This is a workmen's compensation case filed by Lonardo Villa against Commercial Standard Insurance Company. Based on the jury's verdict, judgment was entered in favor of the plaintiff for total and permanent incapacity resulting from an accidental injury sustained by him while in the course of his employment for Guy R. Simmons.
The insurance company has appealed, asserting the court erred (1) in overruling its motion for an instructed verdict (2) in overruling its motion for judgment non obstante veredicto (3) in submitting the issue on fair and just weekly wage (4) in overruling its motion to set aside the jury's answer to the wage rate issue and to declare a mistrial (5) in failing to fix the compensation rate at $9 per week (6) in fixing the compensation rate at $25 (7) in submitting the issue inquiring if the total incapacity was permanent (8) in denying its motion to disregard the jury's answer of permanent incapacity (9) in entering judgment for total and permanent incapacity and (10) in overruling its motion for a mistrial because the jury failed to answer the issue on partial incapacity.
The appellee's wage rate was established under subdivision 3 of Section 1 of Article 8309. It was conclusively established that appellee did not work substantially the whole of the year immediately preceding his injury. Appellant contends there was no evidence or, in the alternative, insufficient evidence to show there was no other employee of the same class as appellee who had worked substantially the whole of the year immediately preceding appellee's accident in the same or similar employment in the same or neighboring place to that in which appellee sustained his accidental injury.
That the burden rests upon the claimant to establish that it is impracticable to fix
He testified he was a residential building contractor and had been engaged in that business in and around Howard County and surrounding territory since 1949. He further testified appellee had been employed by him as a laborer and had worked for him off and on for several years and was regarded as a good worker. He further testified as follows:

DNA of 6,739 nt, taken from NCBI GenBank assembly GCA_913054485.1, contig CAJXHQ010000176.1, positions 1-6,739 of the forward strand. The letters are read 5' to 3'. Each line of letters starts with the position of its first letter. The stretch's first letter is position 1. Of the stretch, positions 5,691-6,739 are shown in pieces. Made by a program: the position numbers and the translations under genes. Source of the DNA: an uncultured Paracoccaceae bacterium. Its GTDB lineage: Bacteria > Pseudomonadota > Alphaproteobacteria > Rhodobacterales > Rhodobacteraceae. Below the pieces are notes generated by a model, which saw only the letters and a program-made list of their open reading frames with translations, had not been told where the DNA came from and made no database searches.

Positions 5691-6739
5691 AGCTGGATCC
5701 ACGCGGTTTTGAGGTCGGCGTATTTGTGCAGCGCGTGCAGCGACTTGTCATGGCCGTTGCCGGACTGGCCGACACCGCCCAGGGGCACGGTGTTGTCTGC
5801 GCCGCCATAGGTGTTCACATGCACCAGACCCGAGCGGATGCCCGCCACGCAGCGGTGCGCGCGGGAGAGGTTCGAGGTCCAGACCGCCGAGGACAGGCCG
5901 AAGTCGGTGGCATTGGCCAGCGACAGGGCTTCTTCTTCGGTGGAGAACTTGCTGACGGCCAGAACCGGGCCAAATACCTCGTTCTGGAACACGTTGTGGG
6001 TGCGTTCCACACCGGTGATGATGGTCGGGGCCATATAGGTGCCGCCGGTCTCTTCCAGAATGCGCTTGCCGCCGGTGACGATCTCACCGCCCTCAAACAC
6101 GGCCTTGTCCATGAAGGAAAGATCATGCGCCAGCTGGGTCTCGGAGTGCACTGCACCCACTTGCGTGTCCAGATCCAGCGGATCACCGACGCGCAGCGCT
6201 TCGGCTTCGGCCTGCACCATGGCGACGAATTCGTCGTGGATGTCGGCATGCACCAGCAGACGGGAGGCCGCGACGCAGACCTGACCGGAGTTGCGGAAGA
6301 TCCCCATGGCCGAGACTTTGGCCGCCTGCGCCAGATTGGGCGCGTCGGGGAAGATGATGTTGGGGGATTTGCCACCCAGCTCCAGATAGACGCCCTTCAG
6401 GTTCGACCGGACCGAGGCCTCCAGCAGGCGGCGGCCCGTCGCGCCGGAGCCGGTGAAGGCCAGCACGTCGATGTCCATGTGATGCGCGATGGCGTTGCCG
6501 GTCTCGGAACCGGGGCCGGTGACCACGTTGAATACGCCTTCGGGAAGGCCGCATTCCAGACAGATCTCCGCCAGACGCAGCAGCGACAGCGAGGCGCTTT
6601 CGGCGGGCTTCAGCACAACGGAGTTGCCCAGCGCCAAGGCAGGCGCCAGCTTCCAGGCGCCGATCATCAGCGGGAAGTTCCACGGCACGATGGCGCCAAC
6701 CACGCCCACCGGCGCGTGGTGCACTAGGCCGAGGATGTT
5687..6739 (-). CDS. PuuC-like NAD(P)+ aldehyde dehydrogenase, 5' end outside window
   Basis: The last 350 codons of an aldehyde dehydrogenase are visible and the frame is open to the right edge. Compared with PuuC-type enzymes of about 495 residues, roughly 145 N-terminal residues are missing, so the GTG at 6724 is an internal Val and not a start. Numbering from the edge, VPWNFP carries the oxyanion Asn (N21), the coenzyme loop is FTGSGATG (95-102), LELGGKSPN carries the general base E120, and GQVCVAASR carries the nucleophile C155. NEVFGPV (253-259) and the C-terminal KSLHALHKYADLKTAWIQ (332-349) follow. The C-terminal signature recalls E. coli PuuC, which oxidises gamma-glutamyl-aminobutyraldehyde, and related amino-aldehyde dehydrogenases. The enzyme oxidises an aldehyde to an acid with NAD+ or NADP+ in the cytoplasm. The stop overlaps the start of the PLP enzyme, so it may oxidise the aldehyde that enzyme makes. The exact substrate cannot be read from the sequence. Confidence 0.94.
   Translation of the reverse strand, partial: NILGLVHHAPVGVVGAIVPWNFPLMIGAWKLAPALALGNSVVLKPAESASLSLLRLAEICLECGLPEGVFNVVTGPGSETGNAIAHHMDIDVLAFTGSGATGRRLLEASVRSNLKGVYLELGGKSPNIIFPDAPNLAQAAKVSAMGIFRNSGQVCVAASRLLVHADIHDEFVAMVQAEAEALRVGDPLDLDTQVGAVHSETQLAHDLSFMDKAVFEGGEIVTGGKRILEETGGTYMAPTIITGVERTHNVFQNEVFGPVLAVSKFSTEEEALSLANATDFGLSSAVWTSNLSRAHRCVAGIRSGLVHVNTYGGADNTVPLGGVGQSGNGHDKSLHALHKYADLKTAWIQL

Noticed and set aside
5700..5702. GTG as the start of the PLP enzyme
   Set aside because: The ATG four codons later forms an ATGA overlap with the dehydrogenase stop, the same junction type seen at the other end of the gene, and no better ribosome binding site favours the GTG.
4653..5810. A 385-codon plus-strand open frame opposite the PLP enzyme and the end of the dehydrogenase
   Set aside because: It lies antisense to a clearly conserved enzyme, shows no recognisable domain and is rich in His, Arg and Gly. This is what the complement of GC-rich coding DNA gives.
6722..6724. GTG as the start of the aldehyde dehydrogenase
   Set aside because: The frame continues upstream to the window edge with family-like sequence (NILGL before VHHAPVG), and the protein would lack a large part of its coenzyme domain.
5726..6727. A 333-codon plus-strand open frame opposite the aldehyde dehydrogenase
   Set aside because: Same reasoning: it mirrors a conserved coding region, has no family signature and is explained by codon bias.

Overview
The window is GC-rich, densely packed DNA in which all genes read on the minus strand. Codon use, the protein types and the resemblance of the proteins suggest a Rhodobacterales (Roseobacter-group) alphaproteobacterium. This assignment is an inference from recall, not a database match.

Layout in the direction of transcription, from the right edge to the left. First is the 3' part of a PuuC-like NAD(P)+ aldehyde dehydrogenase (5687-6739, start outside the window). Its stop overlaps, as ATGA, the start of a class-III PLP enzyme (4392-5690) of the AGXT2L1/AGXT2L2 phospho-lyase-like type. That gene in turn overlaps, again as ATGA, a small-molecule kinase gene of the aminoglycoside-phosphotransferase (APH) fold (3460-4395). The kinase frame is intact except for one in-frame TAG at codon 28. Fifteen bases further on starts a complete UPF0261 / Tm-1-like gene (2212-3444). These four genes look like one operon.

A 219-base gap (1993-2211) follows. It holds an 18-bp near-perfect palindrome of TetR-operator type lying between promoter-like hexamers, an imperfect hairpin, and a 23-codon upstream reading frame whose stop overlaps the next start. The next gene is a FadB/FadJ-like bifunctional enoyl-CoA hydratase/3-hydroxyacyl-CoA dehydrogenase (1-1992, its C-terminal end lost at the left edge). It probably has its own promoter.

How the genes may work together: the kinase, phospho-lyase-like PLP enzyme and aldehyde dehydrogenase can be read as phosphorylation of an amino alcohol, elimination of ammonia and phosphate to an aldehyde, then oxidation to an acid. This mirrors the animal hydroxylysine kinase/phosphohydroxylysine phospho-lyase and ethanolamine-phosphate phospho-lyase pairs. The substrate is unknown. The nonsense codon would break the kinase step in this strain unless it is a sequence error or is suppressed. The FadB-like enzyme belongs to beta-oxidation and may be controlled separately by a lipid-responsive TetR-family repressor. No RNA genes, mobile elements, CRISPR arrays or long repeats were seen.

Simmons, having been engaged in the building business since 1949, was in a position to know of his own knowledge whether or not laborers in that area had worked as many as 300 days during the year preceding appellee's injury.
The appellant offered no wage rate witnesses, but introduced in evidence the employment record of the appellee which showed that he earned $618.58 in 1956. Appellee's deposition wherein he testified that he made pretty close to $1,000 in 1956 was also introduced in evidence by appellant.
In the case of Texas Emp. Ins. Ass'n v. Ford, 153 Tex. 470, 271 S.W.2d 397, 399, the plaintiff was asked, "Do you know if any of those employees had worked for Lay Construction Co. for a period of a year preceding your accident?", and he answered, "No, sir." "Do you know if any employees in the same or similar employment in this neighborhood had been working for a year in that type of employment in which you were engaged?", and he answered, "No, sir." In construing this wage rate evidence, Judge Hickman said:
But, in the case at bar, which is clearly distinguishable from the Ford case, the wage rate witness testified to facts from which the court could determine that the appellee's wages could not be calculated under subdivision 2.